Meanwhile, you can always say exactly what you want, just using slightly different words. For example, something like this: I am not sure I like an idea of adding this column… I think, it may cause some problems in X and Y situations. What do you think? I was wondering, whether we could consider Z instead. May be, we can experiment and return to this discussion in a week?

This way you didn’t offend anybody, and people are actually willing to listen to your advice. I love the quote from the above book:

If you wish to make a man your enemy, tell him simply, “You are wrong”. This method works every time.

… to be continued

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Thinking about the books I read, and redefining the role of database developers

Right now I am reading the book “Agile Samurai”, which many of you have read already. I’ve already covered about 60%  of the book, and since my team has being agile for a while I do not expect any big surprises in the rest of it. I am not saying, that reading this book is useless, it’s just that I think I can share some thoughts about it, even although I am not completely through.

All these books which I recently read: Team Geek, Lean UX and now Agile Samurai talk essentially about the same concept: about not spending too much time on documentation, because it’s impossible to document everything before the actual work starts, about getting constant feedback from the customer, about being a team player, about willing to redo the work over and over, and other related things. Which is all understandable, however I keep thinking  about the role of the database developer in this process, and how everything related to the database can fit into this technology.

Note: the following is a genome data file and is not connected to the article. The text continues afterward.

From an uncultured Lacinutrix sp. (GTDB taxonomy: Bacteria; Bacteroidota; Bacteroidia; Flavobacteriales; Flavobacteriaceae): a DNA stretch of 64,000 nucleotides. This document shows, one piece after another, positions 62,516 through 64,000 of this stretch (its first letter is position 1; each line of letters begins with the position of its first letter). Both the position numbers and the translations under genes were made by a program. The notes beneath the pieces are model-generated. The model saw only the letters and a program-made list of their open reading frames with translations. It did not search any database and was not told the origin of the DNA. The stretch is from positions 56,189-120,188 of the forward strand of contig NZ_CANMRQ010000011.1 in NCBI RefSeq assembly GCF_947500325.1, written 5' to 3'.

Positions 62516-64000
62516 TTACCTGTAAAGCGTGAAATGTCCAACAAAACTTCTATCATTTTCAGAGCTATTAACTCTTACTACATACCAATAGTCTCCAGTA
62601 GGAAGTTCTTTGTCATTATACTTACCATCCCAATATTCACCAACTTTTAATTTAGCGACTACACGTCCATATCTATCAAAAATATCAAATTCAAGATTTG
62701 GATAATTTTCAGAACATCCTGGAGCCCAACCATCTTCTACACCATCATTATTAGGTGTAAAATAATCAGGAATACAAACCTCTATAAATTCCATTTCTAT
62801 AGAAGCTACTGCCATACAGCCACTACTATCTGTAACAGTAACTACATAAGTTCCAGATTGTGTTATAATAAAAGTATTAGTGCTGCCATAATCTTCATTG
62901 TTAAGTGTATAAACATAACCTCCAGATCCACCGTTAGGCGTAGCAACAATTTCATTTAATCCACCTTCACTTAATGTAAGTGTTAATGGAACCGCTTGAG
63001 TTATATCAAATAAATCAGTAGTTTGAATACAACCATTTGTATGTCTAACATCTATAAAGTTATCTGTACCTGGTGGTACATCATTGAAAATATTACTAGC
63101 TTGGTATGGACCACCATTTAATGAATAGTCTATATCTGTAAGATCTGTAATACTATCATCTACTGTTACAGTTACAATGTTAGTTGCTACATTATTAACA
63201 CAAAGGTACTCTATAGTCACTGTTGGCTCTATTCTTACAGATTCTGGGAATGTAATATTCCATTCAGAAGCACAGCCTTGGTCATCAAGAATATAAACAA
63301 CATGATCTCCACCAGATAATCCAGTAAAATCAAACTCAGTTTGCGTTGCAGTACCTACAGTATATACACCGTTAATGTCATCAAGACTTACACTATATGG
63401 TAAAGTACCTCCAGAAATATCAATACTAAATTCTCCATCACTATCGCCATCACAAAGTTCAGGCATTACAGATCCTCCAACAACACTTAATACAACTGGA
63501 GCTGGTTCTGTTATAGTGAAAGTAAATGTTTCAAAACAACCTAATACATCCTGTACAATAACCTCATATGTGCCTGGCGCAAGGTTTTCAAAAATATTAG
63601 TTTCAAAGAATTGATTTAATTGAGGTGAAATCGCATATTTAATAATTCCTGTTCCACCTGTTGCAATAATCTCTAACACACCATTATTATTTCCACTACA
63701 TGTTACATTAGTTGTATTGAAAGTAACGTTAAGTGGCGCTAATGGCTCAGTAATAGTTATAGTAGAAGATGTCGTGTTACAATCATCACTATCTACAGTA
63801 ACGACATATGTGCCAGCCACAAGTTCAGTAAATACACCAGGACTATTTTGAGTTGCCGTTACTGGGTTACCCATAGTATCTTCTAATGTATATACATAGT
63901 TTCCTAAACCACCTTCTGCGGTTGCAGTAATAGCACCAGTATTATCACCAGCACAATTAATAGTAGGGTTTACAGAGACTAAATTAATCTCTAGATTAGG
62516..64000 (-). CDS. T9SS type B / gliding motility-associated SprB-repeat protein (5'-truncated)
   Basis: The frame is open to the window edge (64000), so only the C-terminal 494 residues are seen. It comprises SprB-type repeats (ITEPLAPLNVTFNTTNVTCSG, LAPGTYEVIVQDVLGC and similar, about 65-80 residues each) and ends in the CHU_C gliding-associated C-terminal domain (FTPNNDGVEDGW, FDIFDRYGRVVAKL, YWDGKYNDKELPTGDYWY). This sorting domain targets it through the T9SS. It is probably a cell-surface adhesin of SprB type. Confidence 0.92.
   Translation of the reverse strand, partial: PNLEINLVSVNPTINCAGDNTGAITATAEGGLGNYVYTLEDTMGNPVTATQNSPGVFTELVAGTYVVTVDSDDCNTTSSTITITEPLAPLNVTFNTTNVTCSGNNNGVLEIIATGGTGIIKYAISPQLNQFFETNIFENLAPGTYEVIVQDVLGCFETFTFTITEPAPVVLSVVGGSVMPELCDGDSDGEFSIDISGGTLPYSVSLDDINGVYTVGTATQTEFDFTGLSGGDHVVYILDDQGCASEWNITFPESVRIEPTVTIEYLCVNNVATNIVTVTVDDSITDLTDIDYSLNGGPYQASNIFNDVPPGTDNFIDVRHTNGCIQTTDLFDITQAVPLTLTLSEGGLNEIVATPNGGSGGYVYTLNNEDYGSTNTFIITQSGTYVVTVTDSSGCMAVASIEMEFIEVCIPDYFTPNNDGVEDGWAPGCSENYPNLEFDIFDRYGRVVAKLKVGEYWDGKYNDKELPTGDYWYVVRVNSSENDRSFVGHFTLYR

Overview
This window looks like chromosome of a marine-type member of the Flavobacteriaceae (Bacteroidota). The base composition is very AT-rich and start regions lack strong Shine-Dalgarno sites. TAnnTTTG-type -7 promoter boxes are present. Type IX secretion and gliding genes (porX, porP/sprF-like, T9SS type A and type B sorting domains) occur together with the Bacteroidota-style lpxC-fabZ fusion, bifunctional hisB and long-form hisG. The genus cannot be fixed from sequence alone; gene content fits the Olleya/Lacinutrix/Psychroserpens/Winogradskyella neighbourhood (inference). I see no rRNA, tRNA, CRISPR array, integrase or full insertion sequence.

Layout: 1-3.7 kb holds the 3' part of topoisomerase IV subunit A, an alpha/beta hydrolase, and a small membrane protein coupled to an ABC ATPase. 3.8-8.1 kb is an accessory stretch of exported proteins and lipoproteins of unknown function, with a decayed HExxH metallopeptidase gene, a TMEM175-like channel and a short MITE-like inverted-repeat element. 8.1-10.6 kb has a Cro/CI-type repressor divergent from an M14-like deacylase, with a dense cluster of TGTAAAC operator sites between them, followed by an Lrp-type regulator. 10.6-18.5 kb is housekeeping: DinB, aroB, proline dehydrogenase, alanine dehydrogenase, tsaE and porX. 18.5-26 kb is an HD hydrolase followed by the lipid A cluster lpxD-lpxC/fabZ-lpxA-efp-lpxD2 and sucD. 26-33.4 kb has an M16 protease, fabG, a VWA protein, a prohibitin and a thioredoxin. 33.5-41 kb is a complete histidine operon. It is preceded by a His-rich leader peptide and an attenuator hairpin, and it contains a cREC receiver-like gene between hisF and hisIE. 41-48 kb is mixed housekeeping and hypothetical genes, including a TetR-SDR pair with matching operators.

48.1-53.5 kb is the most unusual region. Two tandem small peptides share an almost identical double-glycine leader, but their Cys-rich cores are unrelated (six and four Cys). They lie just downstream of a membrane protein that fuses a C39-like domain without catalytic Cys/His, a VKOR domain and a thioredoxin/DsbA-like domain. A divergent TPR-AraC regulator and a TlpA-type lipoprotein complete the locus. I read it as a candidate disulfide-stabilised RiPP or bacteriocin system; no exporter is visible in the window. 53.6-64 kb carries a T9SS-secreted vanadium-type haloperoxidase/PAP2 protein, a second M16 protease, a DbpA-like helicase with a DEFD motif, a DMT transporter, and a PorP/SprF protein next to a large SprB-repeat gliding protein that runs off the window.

The special role of the database is, and always will be to be a shared piece between different applications and at the same time to be an application of it’s own. And because if it’s dual nature there will be pieces of work which can’t be done in small increments. As my husband put it, when we were discussing this issue: you can’t fly an airplane in small increments, you need to left the whole thing in the air at once.